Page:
Bob
        • by gbulmash (688770) * <semi_famous.yahoo@com> on Sunday October 15, 2006 @03:11PM (#16445121) Homepage Journal
          I think the main problem with the U.S. system is the judge can't impose sanctions like making the plaintiff's counsel get a Cleveland Steamer [urbandictionary.com] from Courtney Love.

          If you risked that evert time you filed a frivolous lawsuit, you'd think twice, wouldn't you?

          - Greg
          • Re:the US system (Score:4, Insightful)

            by killjoe (766577) on Sunday October 15, 2006 @04:11PM (#16445545)
            To me the main problem is that the judge can't ask questions. In a better "justice system" I would see a conversation like this.

            SCO: They stole our code.
            IBM: Did not!.
            Judge: SCO, what code did they steal?
            SCO: Huh? Wha? We don't know. Did we say they stole code? No, they did not steal code, we meant they broke a contract.
            Judge: Which contract did they break?
            SCO: Well we don't really know and the contract wasn't signed with us.

            Judge: Case dismissed.
            • Re: (Score:3, Informative)

              by Knetzar (698216)
              Yeah, but IBM could have asked those same questions, and the judge could force SCO to respond to them.
            • Re: (Score:3, Informative)

              by Dogers (446369)
              But how would the lawyers make their millions in that trial? :)
            • Re: (Score:2, Insightful)

              by Anonymous Coward
              But the questions have been asked, it's been IBM that's asked them. So, the way it has proceeded is something like this:

              SCO: They stole our code.
              IBM: We doubt it, tell us what we stole.
              SCO: They stole our code. Lots and lots of it.
              IBM: Judge, make them tell us what we stole.
              Judge: SCO, tell them what they stole.
              SCO: Huh? Wha? We don't know. Did we say they stole code? No, they did not steal code, we meant they broke a contract. Of course, you didn't really want us to tell IBM exactly what code is affected
          • A real judge would at least impose a hot carl [urbandictionary.com]

            Or is than "an hot carl". I can never remember what is in fashion now.

        • Re: (Score:3, Informative)

          by Urgru (139637)
          It's pretty close to being done here too. The scheduling orders linked on groklaw ( last full sched [groklaw.net] and amendment [groklaw.net]) have summary judgment oppositions in October, replies in November, and a jury trial starting in February for any surviving claims. If that schedule is kept, the case should be done no later than April. Depending on the outcome, IBM may be entitled to reasonable attorney's fees.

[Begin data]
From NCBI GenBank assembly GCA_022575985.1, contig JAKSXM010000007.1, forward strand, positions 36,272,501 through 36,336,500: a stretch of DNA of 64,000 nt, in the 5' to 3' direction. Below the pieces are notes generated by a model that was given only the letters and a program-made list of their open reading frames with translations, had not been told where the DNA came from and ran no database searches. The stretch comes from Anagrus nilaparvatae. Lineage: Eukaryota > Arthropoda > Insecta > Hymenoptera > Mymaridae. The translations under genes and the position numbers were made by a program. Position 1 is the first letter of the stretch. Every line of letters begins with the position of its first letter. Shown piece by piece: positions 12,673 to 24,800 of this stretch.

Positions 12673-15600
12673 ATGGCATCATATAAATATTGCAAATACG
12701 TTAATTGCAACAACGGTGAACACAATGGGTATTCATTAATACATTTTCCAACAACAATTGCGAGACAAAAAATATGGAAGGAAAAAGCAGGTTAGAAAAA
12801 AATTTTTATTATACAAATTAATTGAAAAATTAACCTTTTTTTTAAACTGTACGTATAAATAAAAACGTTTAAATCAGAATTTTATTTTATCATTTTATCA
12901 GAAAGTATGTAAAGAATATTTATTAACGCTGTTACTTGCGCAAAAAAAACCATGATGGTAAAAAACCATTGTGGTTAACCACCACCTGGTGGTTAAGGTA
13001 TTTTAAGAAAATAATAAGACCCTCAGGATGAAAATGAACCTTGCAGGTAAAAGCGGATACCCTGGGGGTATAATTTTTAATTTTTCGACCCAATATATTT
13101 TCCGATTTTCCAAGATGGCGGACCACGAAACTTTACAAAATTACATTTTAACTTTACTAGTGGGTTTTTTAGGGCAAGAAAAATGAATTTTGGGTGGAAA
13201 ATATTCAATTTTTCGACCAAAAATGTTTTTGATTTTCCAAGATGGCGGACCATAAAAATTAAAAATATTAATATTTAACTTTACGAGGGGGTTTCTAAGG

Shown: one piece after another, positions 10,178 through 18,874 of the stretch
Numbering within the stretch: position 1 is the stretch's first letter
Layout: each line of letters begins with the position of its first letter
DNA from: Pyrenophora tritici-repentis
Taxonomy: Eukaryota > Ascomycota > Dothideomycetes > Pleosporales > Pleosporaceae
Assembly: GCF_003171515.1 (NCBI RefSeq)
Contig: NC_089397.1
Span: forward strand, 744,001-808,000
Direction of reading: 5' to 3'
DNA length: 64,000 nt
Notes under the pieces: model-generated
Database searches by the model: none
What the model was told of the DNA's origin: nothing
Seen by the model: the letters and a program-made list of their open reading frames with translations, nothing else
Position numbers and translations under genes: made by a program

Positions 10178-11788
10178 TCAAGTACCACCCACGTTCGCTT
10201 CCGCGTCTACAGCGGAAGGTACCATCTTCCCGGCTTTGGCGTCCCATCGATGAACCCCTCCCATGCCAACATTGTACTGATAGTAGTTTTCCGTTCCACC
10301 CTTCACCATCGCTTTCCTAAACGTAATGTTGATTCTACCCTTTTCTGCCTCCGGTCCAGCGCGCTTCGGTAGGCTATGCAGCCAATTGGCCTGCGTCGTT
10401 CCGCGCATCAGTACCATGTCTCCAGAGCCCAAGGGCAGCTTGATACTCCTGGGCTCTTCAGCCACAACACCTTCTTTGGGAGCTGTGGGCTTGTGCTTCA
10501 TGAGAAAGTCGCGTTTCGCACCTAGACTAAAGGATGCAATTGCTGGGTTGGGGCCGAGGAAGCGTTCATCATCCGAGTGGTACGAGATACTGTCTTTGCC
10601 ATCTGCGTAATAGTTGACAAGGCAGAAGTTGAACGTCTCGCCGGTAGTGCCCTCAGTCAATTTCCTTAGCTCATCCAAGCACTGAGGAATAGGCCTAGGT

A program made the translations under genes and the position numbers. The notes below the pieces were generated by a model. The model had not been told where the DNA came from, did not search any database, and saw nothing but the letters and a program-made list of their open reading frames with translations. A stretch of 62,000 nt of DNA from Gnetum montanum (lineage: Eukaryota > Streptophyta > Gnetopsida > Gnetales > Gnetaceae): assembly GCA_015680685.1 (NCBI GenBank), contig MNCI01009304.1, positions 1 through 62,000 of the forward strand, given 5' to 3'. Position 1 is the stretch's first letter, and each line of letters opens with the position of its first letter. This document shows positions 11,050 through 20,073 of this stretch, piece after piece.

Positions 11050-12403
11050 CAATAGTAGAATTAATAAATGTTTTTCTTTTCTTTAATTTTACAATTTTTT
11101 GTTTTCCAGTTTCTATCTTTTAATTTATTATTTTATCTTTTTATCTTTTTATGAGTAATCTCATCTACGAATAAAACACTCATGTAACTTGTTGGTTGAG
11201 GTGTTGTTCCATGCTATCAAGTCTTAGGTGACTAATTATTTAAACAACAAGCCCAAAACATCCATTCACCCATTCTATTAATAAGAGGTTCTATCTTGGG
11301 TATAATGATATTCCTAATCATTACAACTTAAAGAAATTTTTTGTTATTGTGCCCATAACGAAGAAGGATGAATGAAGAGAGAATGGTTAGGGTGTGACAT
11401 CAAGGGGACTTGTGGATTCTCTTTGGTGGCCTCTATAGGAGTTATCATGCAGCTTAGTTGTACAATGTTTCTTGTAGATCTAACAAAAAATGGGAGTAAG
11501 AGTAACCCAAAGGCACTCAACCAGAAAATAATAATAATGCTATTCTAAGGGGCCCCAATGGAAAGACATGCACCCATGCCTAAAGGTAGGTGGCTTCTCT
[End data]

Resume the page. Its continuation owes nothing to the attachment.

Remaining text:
As for the SCO's claims being fraudulent, as asserted in another response to the parent, that's awfully hard to establi
          • Re: (Score:3, Informative)

            by belmolis (702863)

            When I suggested that SCO's case is "essentially fraudulent", I said "essentially" precisely because it isn't easy to establish. There is arguably an argument for sanctions under Rule 11(b)(3):

            (3) the allegations and other factual contentions have evidentiary support or, if specifically so identified, are likely to have evidentiary support after a reasonable opportunity for further investigation or discovery;

            since SCO evidently had little or no evidentiary support for its claims, but it has waffled s

        • Plus, the loser would have to pay all court costs, which is why we don't get so many ridiculous cases in the first place.

          Which makes it harder for someone to file a lawsuit against a party that has harmed them.

          Falcon
      • by Eivind (15695)
        The SCO/IBM litigation may be long, but could ultimatley produce a seminal opinion that influences contract and copyright cases for years to come,

        How so ? There are no interesting questions that are even *asked* in the SCO case. So it's beyond me how any interesting questions could be *answered* by this case.

        What we have is a company that after several years are still not even close to actually stating a claim, much less providing evidence for anything. In what way is this supposed to influence anythin

      • This makes is possible to dispose of some matters more quickly, but you'll also see some things litigated over and over again that aren't repeated or end very quickly on a motion to dismiss (pursuant to a prior, precedential ruling) in the U.S. common law system.

        You are missing the point. As one of German judges said, he can rule on current situation, he doesn't have to look back to what matter was 10/20/30/+ years ago as his US colleagues have too.

        What's more, the law might not change, but reality

      • Louisiana, following French tradition, is different I understand. But your federal system goes with the majority.
    • Lawyers including judges need it that way.

      What the hell happened to quick and speedy trials ?
      • Re: (Score:2, Informative)

        by T-Ranger (10520)
        As no one is sitting in a jail cell, and no products are not shipping, there is little practical need for a speedy trial in this case.
      • by udderly (890305)
        Right, because they profit either way it goes. Predictable in light of this: http://www.opensecrets.org/industries/mems.asp [opensecrets.org]